For the residents of Wah Luck House in the District’s Chinatown, a trip to the nearest Chinese market requires a bit of planning.
Once a month, a chartered tour bus pulls up in front of the 153-unit apartment complex at Sixth and H streets NW, and the 56 Chinese immigrants lucky enough to have reserved a seat climb aboard, clutching rolling backpacks. Half an hour later, the bus arrives at the Great Wall Supermarket — 14 miles west in Falls Church.
The Wah Luck residents stock up on the ethnic staples they can’t easily find at their neighborhood Safeway: bok choy, jellyfish, bamboo shoots, dried seaweed, roast duck and sticky rice cakes. They stuff the plastic bags into their backpacks and store them in the bus for the ride home.
The pilgrimage has become a symbolic ritual for the last Chinese residents of Chinatown. Although the neighborhood’s transformation over the past 15 years from an ethnic enclave into a regional night-life hub has brought new residents and tax dollars to the District, it has pushed most of the Chinese population into Maryland and Northern Virginia.
Derided for the past half-decade as “Chinablock,” the city’s Chinatown is increasingly being reduced to “Chinacorner.” The 243 residents of Wah Luck House make up about half of the estimated 400 to 500 Chinese immigrants who remain in the neighborhood. With most elderly and able to speak only Mandarin or Cantonese, the apartment residents lend Chinatown its last bit of authenticity, even if they rarely venture west of Seventh Street, where crowds of teens and tourists gather outside Fuddruckers and Starbucks.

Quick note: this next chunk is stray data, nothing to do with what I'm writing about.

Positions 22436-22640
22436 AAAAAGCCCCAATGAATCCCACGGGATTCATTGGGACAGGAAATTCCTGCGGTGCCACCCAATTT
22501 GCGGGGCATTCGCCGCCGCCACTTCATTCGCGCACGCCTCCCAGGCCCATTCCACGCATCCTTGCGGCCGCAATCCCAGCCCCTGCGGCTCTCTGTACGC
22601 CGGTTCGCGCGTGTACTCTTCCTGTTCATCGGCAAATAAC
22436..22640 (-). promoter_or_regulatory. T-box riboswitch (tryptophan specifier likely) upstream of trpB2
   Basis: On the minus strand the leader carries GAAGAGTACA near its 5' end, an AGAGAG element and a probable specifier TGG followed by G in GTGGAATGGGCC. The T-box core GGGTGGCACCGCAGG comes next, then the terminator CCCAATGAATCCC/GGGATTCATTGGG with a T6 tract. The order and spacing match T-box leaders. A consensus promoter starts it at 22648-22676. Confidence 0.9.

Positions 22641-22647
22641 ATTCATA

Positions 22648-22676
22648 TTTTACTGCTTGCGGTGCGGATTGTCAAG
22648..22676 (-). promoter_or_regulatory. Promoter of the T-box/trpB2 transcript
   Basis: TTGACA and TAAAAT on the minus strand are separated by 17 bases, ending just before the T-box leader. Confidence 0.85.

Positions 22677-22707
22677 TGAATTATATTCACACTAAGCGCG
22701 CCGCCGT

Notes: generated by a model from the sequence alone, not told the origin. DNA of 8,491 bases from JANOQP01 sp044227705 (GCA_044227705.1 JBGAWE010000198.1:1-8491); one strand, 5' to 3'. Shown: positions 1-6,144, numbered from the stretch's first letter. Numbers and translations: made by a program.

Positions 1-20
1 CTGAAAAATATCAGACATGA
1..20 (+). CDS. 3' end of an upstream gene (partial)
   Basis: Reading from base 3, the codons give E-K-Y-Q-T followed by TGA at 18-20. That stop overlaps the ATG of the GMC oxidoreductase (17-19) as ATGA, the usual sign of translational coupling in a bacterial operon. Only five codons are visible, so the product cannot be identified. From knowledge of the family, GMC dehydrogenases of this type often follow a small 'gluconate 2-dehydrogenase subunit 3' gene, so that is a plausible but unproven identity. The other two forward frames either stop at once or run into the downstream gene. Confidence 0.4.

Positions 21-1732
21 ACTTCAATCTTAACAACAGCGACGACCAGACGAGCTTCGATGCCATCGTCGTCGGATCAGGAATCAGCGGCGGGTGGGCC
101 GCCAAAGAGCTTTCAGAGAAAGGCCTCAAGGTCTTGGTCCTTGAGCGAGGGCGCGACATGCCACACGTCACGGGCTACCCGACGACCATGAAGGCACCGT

In some ways, the teeming streets and bustling businesses around Chinatown were just what city officials envisioned when they built Verizon Center in 1997. But change came at a high cost: As crime dropped in the once-neglected and dangerous neighborhood and property values rose, Chinese-owned businesses were replaced by national chains.
As dozens of stores and restaurants opened over the past decade, the Da Hua market, the last full-service Chinese grocery, closed in 2005. The Wah Luck residents appreciate the safer streets even as they bemoan the loss of ethnic stores.
“When I first came here, there were 10 Chinese restaurants and two grocery stores, and they carried many things,” said Jing Chun Li, 83, who came from Nanjing in 1997. “Now there’s none. Chinatown has only the name. The reality is not there anymore: just the art and the [Chinese] symbols on the buildings.”
The changes continue: In February, Yeni Wong, a Chinese-American developer with long ties to Chinatown, lost control of the landmark 675 H St. building, which is now vacant, to a group that includes developer Douglas Jemal. Jemal is largely responsible for remaking the 700 block of Seventh Street, across from Verizon Center, which features chains such as Potbelly, Ruby Tuesday and Legal Sea Foods.
Yet the Wah Luck seniors say they are in no hurry to leave. In the insular world they’ve created,they participate in tai chi, music appreciation and English classes at a nearby senior center, attend services at a Chinese church two blocks away, and ride the bus and subway to Smithsonian museums and the Kennedy Center.
“I still like Chinatown; it’s very convenient,” said Jia Ting “Tina” Xu, 69, who emigrated from Shanghai with her husband in 1992 and settled with an aunt in Washington.
Since 2000, they have lived in a one-bedroom, fourth-floor apartment decorated with a Buddhist shrine in one corner and orchids on a narrow, east-facing balcony. Two of their three adult children live in Northern Virginia and one in Maryland.
“My children have saved a room for me in their house, but I rarely go there,” Xu said. “I don’t have a driver’s license, so what would I do?”
Wah Luck was built by the District government in 1982 for Chinese immigrants who were displaced when the city was preparing to build the first convention center several blocks west. The Chinese suburban exodus was underway, and those who moved into Wah Luck House discovered a forgotten, crime-ridden neighborhood.